The European Union on Tuesday hit Apple with a $14.5 billion tax penalty, ruling its deal with Ireland was illegal.
EU antitrust regulators say the 13 billion euro payment to Ireland could be slashed if other countries, including the US, demand the company pay more within their own jurisdictions, the European Commission said in a statement.
"Member states cannot give tax benefits to selected companies -- this is illegal under EU state aid rules," Commissioner Margrethe Vestager said.
Apple is one of many US technology companies that have benefited from stashing cash overseas. That maneuver lets the companies avoid paying hefty taxes they could face by bringing the cash back to the US.
In this case, the iPhone maker reached a deal with Ireland to locate much of its earnings in the country in return for hiring there. That deal let Apple pay a much smaller tax rate than the 35 percent level in the US. Apple keeps more than 90 percent of its cash overseas.
Apple CEO Tim Cook responded to the EU ruling with a nearly 800-word statement posted to the company's website, saying there's "no basis in fact or in law" for the claim that Ireland gave Apple a sweetheart deal.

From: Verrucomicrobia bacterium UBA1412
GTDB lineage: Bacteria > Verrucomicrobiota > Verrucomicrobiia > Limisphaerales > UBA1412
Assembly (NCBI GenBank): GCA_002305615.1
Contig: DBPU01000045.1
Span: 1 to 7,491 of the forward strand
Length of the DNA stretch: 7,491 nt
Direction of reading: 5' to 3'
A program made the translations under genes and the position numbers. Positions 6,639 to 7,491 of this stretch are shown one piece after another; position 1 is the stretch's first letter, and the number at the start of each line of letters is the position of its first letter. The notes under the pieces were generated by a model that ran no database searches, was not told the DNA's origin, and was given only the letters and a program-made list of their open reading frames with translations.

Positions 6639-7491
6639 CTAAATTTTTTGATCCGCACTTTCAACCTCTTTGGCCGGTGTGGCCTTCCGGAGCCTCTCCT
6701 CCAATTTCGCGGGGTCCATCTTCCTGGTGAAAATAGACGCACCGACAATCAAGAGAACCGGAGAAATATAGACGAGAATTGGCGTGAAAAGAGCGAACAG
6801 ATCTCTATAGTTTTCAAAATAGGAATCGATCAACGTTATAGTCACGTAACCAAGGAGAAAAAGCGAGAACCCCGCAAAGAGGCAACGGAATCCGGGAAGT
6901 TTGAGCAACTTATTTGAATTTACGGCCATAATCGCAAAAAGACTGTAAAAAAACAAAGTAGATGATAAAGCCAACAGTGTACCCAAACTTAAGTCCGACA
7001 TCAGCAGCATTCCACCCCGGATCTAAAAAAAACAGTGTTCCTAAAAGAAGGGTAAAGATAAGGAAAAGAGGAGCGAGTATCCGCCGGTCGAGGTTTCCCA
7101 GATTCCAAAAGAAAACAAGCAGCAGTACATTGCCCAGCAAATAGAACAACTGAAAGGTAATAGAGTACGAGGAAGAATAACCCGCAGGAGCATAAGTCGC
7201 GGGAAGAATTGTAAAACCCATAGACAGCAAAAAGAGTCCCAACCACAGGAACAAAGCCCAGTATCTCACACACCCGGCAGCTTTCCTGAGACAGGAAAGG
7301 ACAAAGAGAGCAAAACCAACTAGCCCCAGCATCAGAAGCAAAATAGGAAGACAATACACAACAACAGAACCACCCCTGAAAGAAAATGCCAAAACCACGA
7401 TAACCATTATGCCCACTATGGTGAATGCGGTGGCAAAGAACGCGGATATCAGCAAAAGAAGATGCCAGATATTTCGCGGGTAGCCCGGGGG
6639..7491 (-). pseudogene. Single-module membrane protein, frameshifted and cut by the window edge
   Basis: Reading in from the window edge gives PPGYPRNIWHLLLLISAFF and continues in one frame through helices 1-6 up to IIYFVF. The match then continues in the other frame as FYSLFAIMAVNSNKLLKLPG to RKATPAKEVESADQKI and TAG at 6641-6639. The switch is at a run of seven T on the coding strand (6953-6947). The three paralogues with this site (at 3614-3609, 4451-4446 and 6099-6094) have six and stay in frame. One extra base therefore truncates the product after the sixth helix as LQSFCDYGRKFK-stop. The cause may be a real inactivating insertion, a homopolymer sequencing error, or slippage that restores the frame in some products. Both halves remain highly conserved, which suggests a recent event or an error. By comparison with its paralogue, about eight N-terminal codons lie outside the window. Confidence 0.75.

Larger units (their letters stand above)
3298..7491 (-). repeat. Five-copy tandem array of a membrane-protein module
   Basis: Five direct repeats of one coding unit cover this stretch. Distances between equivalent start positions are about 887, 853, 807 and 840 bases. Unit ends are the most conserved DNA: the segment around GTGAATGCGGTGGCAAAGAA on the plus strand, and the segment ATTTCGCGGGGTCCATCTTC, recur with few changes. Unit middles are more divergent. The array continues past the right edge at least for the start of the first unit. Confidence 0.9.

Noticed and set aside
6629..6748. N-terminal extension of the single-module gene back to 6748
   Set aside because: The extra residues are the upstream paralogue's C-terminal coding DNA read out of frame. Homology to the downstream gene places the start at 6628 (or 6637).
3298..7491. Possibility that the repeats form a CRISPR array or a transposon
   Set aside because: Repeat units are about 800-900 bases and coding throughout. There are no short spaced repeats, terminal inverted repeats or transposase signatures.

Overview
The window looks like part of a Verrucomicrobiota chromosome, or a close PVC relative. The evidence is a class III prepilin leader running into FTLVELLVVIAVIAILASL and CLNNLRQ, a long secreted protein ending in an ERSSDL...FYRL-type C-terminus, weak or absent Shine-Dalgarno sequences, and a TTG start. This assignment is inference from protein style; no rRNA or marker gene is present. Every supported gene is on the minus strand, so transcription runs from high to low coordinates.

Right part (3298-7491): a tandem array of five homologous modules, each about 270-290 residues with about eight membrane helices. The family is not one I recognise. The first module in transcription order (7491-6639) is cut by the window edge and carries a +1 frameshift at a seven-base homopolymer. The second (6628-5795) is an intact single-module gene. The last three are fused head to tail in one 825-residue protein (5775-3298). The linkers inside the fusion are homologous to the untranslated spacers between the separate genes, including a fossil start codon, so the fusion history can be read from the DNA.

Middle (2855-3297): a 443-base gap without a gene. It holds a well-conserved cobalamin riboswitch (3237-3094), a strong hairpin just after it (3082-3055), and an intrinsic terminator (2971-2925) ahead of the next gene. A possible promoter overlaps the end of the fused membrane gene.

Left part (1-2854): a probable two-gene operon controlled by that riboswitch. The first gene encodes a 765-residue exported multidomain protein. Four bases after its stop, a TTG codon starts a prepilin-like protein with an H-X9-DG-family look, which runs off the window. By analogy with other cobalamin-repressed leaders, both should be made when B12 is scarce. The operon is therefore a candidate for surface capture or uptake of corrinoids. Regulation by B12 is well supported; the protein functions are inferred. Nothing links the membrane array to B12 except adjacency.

"The Commission's move is unprecedented and it has serious, wide-reaching implications," Cook wrote. "It is effectively proposing to replace Irish tax laws with a view of what the Commission thinks the law should have been."
Both Apple and Ireland plan to appeal the ruling. Apple said in a statement that it's "confident the decision will be overturned."
"The ruling is disappointing and, while Apple is confident in an appeal, the process may take several years" and could hurt Apple's stock in the meantime, Wells Fargo analyst Maynard Um noted. So far Tuesday, shares slipped only slightly, down less than 1 percent to $106.07.
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Tax deals in Ireland have come under scrutiny by the EU over the past couple of years. The EU believes Ireland hasn't been collecting enough taxes and instead has been giving companies like Apple too big of a break on Ireland's already low 12.5 percent tax rate.
The selective treatment allowed Apple to pay an effective corporate tax rate of 1 percent on European profits in 2003, according to the commission. In 2014, it paid a tax rate of 0.005 percent.
How did Apple get away with such a low rate? European regulators said that Apple had split the profits from its European sales, with only a small slice going to the Irish branch. The vast majority of the money went to a "head office" within Apple Sales International that was not based in any country and didn't face taxes, the commission said.
The ruling comes about a week before Apple is set to unveil its newest iPhone. The company generates more than two-thirds of its revenue from the device, and this model is expected to sport a better camera and ditch the headphone jack.
Apple had $231.5 billion in cash as of its quarterly earnings report last month. Nearly $215 billion of that is held overseas.
First published August 30, 2:58 a.m. PT.
Update, 5:19 a.m. PT: Added Apple's response to the EU ruling.
Update, 9:40 a.m. PT: Added analyst comments and stock price.
CNET's Nick Hide contributed to this story.